Diagnosing measles for a doctor is usually fairly easily if the signs and symptoms discussed are present in and on the body (Ryan K.J, 2010). If the doctor can not diagnose with certainty. They can order a blood test and this will be able to check the blood for the measles virus. Since measles are highly contagious, children should not return to school at least until five days have passed since the rash has appeared or longer if needed (Knott. D.L, 2014).
How does the measles virus and develop? How are the measeles transmitted? Right after the virus enters the body, the virus multiplies in the back of throat, lungs and the lymphatic system (Dawn. M, 2013). The virus likes to live in throat mucus and nose of the infected person (Dawn. M, 2013). A person is contagious usually four days before the measles rash will appear and is still contagious four to five days after the rash is on the body ("Measles", 2014). It is not likely that a person will get measles twice. If a person has not been infected by measles before or if they have not been vaccinated, as soon as they come in close contact with an infected person they are really pushing it and are more then likely going to become ill (Mayo clinic staff, 2014). About ninety percent of people who are not vaccinated and live in the same house as someone who has measles will develop the measles virus (Dawn. M, 2013). The measles virus will spread from one person to many others. If a non infected person comes in physical contact with a person you is, they will get the virus. As well as if the non infected person touches anything that has been infected by the virus and then putting the hand in the mouth, rubbing nose and or mouth (Dawn. M, 2013). It can also be spread by a infected person coughing or sneezing around others who are not infected. The virus can stay active on surfaces for about two hours (Mayo clinic staff, 2014). Measles is disease the affects only humans, animals cannot spread or get the measles virus (Knott. D. L, 2015).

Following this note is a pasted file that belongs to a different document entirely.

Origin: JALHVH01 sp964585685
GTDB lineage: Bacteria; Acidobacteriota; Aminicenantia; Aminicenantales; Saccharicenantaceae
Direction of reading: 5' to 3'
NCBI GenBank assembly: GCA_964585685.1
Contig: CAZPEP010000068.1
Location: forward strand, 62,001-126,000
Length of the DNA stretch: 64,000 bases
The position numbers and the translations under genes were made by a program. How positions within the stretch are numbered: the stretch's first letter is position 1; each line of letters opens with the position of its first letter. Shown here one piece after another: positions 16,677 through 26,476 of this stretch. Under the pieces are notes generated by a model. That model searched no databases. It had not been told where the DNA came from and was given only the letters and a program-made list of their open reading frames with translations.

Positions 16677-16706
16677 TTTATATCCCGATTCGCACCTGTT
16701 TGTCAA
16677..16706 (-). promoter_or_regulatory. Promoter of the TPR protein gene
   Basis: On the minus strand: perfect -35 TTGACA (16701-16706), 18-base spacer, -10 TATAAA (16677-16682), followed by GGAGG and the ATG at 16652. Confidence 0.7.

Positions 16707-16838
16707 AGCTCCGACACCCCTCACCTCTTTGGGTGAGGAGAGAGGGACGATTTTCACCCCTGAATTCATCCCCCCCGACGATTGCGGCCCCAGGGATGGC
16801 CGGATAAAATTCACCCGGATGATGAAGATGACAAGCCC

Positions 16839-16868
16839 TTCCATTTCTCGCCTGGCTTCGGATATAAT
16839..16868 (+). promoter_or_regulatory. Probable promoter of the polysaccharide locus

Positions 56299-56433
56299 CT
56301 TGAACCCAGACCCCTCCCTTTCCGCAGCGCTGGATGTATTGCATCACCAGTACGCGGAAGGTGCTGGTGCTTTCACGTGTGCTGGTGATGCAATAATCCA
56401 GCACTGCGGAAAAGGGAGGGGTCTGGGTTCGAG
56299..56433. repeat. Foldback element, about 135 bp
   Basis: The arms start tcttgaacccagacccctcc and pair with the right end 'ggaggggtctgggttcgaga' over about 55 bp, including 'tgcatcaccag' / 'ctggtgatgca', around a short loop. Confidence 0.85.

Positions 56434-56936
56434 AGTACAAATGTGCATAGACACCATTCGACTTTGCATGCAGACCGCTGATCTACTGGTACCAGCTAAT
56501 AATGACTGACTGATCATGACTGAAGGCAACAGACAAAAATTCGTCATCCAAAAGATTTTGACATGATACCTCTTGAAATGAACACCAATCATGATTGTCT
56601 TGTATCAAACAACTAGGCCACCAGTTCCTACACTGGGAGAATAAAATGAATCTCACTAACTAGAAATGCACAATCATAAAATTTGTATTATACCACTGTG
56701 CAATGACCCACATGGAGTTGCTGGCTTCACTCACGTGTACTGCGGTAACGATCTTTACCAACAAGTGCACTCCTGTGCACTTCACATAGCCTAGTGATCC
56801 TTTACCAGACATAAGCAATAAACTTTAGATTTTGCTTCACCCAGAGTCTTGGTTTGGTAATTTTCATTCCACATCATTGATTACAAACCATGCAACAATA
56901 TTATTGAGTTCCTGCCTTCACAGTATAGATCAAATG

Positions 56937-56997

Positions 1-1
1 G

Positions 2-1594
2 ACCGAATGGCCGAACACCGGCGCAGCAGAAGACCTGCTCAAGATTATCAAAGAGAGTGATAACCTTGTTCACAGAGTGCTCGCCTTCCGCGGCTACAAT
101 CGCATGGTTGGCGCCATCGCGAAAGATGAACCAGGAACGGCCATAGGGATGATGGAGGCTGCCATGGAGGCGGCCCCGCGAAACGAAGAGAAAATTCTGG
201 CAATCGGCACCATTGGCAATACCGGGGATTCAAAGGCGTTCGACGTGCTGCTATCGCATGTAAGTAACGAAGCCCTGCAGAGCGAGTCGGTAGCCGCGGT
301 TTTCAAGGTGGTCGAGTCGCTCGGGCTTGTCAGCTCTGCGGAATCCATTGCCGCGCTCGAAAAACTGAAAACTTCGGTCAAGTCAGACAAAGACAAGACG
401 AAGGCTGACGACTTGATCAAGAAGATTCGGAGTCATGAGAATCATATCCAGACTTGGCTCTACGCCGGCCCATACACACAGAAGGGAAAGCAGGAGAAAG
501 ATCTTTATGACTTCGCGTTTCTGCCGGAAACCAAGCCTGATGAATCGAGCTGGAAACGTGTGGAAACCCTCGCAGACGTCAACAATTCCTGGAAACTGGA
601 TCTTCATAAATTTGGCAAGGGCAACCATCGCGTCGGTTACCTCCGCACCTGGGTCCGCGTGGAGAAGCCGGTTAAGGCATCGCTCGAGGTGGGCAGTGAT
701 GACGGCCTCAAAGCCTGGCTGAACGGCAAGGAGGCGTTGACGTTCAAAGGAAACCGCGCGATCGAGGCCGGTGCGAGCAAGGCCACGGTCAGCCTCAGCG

Measles are very contagious and its important to get the measles vaccine because measles can lead to serious complications. What are some complications of measles? More common complications can lead to eye infections, laryngitis and an ear infection causing earaches (Mayo clinic staff, 2014). Other complications include bronchitis, and decrease in blood platelets (Mayo clinic staff, 2014). These ones so far are not life threating but are still something to be aware of when having the measles virus. Less common but more serious illness that could come from measles could be brain inflammation and this can cause brain damage and death, it is not that likely but it is still a possibility (Ryan K. J, 2016). Difficulty breathing or having chest pains can be a complication (Ryan K. J 2016). The measles virus can affect nerves or muscles that lead the to eyes. If this happens a person may squint as a complication from the virus (Ryan K. J, 2016). Other serious complications could be blindness and having a preterm baby or even a miscarriage (Mayo clinic staff, 2014)